Randle Reef remediation project enters final stage
Hamilton Harbour, a Great Lakes Area of Concern on the western tip of Lake Ontario, is the location of the largest contaminated sediment site on the Canadian side of the Great Lakes. Randle Reef is in the southwest corner of the harbour, is roughly 60 hectares or 120 football fields in size, and contains high concentrations of polycyclic aromatic hydrocarbons and heavy metals.
After this site was identified as a restoration priority, the Randle Reef Contaminated Sediment Remediation Project became one of the largest sediment remediation projects in Canada. The contamination in Randle Reef stems from a legacy of past industrial use, dating back to the 1800s. Cleaning up Randle Reef will mark a significant step forward in remediating Hamilton Harbour and delisting it as a Great Lakes Area of Concern.
Years of study, consultations and pilot projects led to a comprehensive plan to contain and cap the contaminated sediment, funded by federal, provincial and municipal governments, and the private sector.
Environment and Climate Change Canada (ECCC) is leading the multi-year, $139-million project, in cooperation with other stakeholders and funding partners. The federal and provincial governments each contributed one third of the funding, with the remaining third shared among local partners.
ECCC engaged Public Services and Procurement Canada (PSPC) for the procurement and management of 7 contracts, spanning several years. The project has been divided into 3 stages, each of which requires separate contracts for engineering services and construction. An engineer of record for the overall project was also contracted.
The first stage involved building a 6.2-hectare Engineered Containment Facility (ECF) over a portion of the most contaminated sediment. The second stage was dredging the contaminated sediment around the ECF and placing it in the containment structure. Air and water quality monitoring was conducted throughout the second stage to confirm harmful contaminants were not being released into the surrounding environment. In the third and final stage, the sediment in the ECF will be compressed, excess water will be removed, treated and returned to the harbour, and the ECF will be capped and sealed. The ECF will then be paved for use by the Hamilton-Oshawa Port Authority.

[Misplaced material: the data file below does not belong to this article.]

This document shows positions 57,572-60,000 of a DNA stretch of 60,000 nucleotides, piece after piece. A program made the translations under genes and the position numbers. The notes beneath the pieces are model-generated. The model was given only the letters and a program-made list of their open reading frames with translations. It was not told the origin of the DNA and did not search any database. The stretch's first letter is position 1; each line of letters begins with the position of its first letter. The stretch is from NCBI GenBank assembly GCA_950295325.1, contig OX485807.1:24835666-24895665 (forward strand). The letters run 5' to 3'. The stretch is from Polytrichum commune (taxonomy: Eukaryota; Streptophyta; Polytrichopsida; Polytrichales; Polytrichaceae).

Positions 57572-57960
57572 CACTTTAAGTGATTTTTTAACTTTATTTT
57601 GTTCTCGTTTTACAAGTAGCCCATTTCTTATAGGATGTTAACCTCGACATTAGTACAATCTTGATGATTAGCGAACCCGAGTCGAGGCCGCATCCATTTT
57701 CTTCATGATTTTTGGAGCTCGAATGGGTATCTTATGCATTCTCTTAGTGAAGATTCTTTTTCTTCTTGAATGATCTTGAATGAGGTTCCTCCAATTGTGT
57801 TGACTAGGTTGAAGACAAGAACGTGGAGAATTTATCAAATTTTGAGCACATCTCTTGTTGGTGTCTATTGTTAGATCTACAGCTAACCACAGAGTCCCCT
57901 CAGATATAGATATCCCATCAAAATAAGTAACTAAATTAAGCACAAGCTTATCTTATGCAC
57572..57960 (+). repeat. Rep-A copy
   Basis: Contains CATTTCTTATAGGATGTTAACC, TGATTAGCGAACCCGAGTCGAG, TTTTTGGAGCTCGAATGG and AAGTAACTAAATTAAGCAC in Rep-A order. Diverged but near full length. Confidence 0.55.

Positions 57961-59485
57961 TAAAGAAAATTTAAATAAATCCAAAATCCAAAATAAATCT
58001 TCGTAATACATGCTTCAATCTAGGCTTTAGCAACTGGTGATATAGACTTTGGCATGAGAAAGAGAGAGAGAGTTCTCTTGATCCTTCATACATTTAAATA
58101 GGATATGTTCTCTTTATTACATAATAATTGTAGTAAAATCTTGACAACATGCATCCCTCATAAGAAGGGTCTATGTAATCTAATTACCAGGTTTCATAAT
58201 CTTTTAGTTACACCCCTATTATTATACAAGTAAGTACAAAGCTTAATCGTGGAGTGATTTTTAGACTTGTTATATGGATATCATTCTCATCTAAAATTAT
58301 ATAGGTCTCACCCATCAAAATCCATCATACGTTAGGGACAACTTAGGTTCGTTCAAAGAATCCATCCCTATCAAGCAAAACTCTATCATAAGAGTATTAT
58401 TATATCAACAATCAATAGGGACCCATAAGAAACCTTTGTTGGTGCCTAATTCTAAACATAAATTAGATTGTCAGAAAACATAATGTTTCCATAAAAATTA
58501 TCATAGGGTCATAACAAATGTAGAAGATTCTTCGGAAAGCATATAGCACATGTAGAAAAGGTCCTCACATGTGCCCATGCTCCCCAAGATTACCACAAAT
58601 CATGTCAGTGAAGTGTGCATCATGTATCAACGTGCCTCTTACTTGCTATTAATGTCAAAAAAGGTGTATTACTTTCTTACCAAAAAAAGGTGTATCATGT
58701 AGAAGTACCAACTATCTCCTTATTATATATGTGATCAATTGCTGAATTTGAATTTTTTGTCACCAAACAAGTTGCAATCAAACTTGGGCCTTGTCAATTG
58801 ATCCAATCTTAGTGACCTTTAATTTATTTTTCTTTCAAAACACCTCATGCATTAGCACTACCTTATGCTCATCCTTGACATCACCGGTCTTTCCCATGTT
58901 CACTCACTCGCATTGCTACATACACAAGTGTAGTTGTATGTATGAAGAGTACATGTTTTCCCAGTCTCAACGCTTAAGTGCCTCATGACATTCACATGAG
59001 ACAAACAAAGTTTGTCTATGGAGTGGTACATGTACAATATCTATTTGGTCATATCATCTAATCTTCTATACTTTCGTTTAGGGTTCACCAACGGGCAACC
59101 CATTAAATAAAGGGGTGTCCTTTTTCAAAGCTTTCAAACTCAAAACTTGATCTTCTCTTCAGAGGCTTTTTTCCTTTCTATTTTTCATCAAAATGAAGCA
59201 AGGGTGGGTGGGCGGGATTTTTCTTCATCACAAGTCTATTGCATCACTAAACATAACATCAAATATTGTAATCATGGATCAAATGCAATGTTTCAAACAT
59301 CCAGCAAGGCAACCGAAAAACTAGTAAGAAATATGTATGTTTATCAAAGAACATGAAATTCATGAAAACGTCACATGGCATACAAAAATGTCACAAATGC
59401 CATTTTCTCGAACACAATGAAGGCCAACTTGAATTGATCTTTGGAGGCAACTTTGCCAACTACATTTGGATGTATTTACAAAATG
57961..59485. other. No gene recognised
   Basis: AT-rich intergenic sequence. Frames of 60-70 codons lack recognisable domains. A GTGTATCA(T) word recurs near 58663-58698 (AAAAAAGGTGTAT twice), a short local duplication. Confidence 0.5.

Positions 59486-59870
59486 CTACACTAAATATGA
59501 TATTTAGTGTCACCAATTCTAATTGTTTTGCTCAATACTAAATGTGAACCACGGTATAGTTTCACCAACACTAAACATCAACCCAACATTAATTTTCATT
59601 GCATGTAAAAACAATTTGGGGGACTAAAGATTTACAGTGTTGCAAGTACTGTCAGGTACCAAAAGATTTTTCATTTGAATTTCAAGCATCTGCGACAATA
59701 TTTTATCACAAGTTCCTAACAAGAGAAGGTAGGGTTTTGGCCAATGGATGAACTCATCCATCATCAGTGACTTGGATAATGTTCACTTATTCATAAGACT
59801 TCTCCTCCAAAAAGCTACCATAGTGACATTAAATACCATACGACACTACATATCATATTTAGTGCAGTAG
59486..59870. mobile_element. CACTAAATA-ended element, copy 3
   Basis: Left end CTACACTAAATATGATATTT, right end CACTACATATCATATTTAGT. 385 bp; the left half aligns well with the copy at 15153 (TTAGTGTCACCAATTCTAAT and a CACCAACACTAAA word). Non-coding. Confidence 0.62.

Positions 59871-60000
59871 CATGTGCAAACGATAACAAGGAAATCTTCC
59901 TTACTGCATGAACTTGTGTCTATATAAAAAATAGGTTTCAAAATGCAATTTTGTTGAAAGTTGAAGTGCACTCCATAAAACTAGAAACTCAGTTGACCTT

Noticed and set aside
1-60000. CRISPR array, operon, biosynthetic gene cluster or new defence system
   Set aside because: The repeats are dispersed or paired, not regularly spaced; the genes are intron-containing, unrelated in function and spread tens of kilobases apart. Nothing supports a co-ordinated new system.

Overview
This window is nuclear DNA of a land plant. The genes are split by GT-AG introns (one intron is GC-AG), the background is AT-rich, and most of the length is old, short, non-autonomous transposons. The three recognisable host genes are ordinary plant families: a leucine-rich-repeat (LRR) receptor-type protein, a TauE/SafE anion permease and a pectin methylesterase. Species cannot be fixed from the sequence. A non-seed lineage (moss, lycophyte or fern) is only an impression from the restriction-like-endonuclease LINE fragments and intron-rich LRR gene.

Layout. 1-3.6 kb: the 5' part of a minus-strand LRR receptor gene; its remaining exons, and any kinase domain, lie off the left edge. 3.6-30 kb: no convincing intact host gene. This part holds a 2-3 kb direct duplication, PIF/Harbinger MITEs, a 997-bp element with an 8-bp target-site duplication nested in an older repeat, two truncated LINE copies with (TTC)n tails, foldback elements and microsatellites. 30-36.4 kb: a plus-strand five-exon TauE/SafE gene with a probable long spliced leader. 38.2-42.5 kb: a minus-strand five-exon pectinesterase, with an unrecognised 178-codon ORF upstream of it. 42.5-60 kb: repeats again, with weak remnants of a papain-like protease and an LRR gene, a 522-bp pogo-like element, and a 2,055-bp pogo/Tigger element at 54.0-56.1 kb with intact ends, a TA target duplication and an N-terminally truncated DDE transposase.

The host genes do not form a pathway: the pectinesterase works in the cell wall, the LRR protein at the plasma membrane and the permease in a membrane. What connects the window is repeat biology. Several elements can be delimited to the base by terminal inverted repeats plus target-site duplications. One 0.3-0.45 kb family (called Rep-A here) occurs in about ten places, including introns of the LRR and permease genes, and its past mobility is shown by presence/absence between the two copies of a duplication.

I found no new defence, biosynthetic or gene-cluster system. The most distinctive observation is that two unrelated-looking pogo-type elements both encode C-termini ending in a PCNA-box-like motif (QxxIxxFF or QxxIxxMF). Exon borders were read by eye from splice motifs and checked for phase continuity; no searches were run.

A significant accomplishment
In November 2021, the Randle Reef Contaminated Sediment Remediation Project received a 2021 Brownie Award in the REINVEST category. Presented by the Canadian Brownfields Network, this prestigious award celebrates the rehabilitation and revitalization of sites that were once contaminated, underutilized and undeveloped.
“Receiving a Brownie Award is a fantastic acknowledgement of the importance of the Randle Reef Contaminated Sediment Remediation Project,” says Tim Palmeter, Regional Director, Environmental Services and Contaminated Sites, PSPC. “This outstanding team effort includes the entire PSPC team as well as our client department, ECCC; consultants; contractors and project partners.”
Completion of the Randle Reef project will be a major milestone toward delisting Hamilton Harbour as a Great Lakes Area of Concern. The remediation project will improve the aquatic habitat for fish and other wildlife, as well as benefit regional ecosystems. The finished project will also create economic and social benefits in the local community: valuable port lands, recreational opportunities, and the promotion of the local community as a healthy and inviting place to live and work.
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